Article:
The Herald Bulletin

Morning Update

Civil War: 150th Anniversary

April 29, 2011

Soldiers' lives now on library database

They marched eating four ears of corn a day and a little meat when rations were scarce. They slogged through swamps and walked through pitiless heat, carrying their wounded and dying on stretchers. They were in the forefront of some of the major battles of the Civil War. They were the volunteer soldiers from Madison County, and their impact on this area continues today.

To commemorate the 150th anniversary of the start of the Civil War and the proud legacy of service by Madison County soldiers, the Anderson Public Library created the Madison County Civil War Soldiers database, which is available on the Anderson Public Library website.

The database names soldiers who listed Madison County as their residence when they enlisted and those who enlisted in Madison County. Soldiers who moved to Madison County following the Civil War are not included.

Their stories are still remarkable today.

For example, at the Battle of Palmito Ranch in Texas along the Rio Grande River, Madison County soldiers of the 34th Indiana Infantry battled Confederate and Imperial Mexican forces on May 11, 1865, a month after the Civil War had ended.

Certainly, many died in battles, but overwhelmingly they died of diseases.

Of the 339 Madison County men who did not come home from the Civil War, three out of four died from wounds or diseases such as influenza, malaria, measles, typhoid fever and diarrhea.

Seven drowned. Another was shot on picket duty and one man, John McCarthy of the 8th Indiana Infantry, was murdered. Two Madison County soldiers were killed coming home when the steamship Sultana exploded in Memphis; another survived the blast.

Those left on the home front weren’t immune to danger.

In July 1863, in response to Confederate Gen. John Hunt Morgan’s Raid in southern Indiana, 281 Madison County men, many of them too old or too young for the Army, became Minute Men and enlisted to help drive Morgan from the state.

Five members of the United States Colored Troops listed Madison County as their home. Isaac and Joseph Hampton, Marshall Hubbard and William Birney, all soldiers in the USCT 28th Infantry, and Nelson Hill, from rural Madison County, fought in the Virginia and Texas campaigns. Hubbard was killed at Petersburg, Va., but the rest survived the war.

Now, many of these stories can come to life using the Anderson library database. The following information is available for each soldier: Name, home, rank at entry, company, regiment, enlistment date (which is called muster date) and a brief section titled “remarks,” which tells what happened to the soldier and when he left the service.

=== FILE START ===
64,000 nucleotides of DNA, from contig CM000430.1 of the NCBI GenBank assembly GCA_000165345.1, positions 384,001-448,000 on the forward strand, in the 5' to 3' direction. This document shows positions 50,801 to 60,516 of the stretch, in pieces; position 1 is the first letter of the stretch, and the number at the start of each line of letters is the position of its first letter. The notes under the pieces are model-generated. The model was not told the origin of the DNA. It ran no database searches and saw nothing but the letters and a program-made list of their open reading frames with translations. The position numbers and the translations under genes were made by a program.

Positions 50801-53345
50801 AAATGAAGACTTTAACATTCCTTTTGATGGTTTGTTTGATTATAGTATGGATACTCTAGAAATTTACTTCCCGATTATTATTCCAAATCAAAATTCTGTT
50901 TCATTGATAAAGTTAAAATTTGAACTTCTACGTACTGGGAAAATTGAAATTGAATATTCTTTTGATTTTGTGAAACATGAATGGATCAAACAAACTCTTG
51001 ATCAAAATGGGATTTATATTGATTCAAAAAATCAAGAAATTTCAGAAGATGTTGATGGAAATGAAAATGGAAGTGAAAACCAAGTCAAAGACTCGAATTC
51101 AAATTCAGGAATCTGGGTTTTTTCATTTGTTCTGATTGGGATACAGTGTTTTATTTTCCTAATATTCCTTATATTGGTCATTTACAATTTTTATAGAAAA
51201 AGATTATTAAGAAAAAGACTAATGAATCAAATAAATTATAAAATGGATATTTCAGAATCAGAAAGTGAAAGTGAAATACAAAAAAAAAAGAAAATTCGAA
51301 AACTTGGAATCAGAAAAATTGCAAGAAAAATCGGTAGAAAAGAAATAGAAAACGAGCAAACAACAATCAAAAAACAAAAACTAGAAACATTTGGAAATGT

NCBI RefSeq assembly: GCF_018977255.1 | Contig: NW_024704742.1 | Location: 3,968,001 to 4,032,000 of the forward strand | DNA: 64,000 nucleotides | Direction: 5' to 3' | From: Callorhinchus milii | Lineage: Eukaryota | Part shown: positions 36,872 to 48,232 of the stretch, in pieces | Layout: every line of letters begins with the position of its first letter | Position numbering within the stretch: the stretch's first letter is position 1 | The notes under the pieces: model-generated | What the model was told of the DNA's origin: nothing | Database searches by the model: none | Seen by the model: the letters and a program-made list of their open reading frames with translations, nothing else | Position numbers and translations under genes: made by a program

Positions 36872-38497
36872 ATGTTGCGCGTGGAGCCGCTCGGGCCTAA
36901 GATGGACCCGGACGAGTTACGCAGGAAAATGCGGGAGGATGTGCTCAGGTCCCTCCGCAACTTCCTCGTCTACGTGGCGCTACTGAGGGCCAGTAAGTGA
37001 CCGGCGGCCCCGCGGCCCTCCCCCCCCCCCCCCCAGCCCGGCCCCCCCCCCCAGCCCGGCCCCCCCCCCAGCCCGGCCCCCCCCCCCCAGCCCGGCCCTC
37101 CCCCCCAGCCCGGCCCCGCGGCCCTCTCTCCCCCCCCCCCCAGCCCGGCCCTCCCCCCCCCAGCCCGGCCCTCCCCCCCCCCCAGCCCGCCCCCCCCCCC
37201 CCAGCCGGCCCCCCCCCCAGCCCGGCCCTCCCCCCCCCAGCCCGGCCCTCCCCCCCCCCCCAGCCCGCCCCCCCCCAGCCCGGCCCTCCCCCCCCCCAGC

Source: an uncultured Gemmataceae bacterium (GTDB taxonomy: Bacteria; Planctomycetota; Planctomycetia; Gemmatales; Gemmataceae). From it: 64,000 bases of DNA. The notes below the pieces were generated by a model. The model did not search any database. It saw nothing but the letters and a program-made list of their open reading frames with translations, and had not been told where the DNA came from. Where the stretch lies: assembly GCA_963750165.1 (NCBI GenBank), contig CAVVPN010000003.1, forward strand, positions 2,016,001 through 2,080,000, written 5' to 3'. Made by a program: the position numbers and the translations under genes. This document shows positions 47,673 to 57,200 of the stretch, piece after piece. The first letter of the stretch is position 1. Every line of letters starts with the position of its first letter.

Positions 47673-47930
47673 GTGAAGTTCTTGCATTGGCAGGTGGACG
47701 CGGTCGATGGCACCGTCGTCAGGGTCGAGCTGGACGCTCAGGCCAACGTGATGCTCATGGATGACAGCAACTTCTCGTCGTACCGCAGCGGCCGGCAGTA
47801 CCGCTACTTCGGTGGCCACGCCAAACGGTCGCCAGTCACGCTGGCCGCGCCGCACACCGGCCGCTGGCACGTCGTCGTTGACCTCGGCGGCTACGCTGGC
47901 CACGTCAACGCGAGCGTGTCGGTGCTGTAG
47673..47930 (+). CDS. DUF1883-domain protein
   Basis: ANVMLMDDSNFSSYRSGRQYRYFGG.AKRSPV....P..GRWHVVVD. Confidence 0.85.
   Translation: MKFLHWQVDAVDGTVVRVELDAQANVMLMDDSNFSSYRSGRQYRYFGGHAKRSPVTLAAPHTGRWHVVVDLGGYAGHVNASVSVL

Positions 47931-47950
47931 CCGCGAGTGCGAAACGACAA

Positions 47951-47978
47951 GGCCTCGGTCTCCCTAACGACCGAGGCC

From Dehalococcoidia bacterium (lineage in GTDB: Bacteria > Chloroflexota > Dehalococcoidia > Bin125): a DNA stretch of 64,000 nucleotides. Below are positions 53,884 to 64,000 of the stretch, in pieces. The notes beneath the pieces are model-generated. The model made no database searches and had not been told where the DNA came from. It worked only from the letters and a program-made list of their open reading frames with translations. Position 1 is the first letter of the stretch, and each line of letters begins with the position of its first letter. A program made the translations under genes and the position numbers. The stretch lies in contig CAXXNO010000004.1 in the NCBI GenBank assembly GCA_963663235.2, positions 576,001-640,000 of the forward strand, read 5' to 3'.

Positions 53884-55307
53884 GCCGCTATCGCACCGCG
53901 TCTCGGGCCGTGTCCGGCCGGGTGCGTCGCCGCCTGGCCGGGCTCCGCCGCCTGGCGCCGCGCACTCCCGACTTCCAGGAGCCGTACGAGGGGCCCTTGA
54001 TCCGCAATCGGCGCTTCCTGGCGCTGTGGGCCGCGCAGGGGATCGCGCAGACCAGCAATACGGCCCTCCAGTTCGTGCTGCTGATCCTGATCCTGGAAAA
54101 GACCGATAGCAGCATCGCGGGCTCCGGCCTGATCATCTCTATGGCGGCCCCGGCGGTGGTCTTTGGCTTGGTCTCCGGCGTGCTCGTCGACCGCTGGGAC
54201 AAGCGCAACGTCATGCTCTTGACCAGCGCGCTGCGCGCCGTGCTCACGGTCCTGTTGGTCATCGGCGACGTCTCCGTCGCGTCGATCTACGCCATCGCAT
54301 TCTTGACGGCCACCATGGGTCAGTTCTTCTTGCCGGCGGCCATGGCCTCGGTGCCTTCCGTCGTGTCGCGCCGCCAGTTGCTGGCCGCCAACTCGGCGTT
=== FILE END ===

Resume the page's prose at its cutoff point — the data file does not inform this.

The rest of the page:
If a soldier enlisted in more than one regiment, there will be an entry for each different service. The information was taken from the Indiana Adjutant General’s Report, published in 1869 and considered the most complete source for information about Indiana’s Civil War soldiers.

A help sheet titled “Finding your ancestor in our database” gives search suggestions and the “Where do I go next?” help sheet suggests other sources of information on Civil War soldiers.

For questions about the database, call the Indiana Room at the Anderson Public Library at 641-2442 or by email:

Text Only
Civil War: 150th Anniversary
  • (30)CharlestonRuins.jpg Post-war 'great silence' descends

    The once-prosperous South was wrecked by war’s end. According to one estimate, $10 billion worth of property had been destroyed.

    April 29, 2011 1 Photo

  • (29)LincolnFuneralProcession.jpg Stanton: Lincoln belongs to the ages

    Two days after the surrender at Appomattox Court House, on April 11, 1865, Abraham Lincoln gave the last public speech of his life.

    April 29, 2011 1 Photo

  • (28)WilderTower.jpg 'Something abides'

    Today it is still possible to do what Asa Payne did in 1911 – to walk the fields where thousands of men fought and died.

    April 29, 2011 1 Photo

  • (23)AntietamGrave.jpg Valley of death

    More than 3,600 Union and Confederate soldiers died in a single day’s fighting at Antietam in Maryland. Another 19,000 were wounded, missing or captured, according to the National Park Service.

    April 29, 2011 1 Photo

  • Civil War Forney.jpg Madison County war vignettes

    Reader-submitted recollections of loved ones and ancestors who fought in the Civil War.

    April 29, 2011 1 Photo

  • (20)MissionaryRidge.jpg Union breaks malnourished troops

    For two years, generals on both sides ordered their men to attempt the almost-impossible – a head-on assault. In November 1863, it finally worked.

    April 29, 2011 1 Photo

  • Civil War Doxey Gospel Trumpet - Ward Stilson.jpg Doxey key in area business growth

    Although Charles Taylor Doxey was not born in Anderson and did not come to the city until he was 20, his name became synonymous with the future business development of the city like few men before or since.

    April 29, 2011 1 Photo

  • (9)AntietamConfederateDead.jpg 'Make him feel the evils'

    Battles raged across the South in the first year of the Civil War, with the Confederate states of Virginia and Tennessee bearing the worst.

    April 29, 2011 1 Photo

  • Civil War Indiana Legion Gov. Oliver Hazard Perry Morton 1861-1867.jpg Madison County organized 10 Legion units for the war

    The Indiana State Defense Force, a form of military protection for the citizens of Indiana, has its roots in the Civil War.

    April 29, 2011 1 Photo

  • (5)USGrant2.jpg Putting the 'U.S.' in U.S. Grant

    As a commander-in-chief after the Civil War, Ulysses S. Grant ranks among the nation’s worst presidents. But Grant excelled at war.

    April 29, 2011 1 Photo

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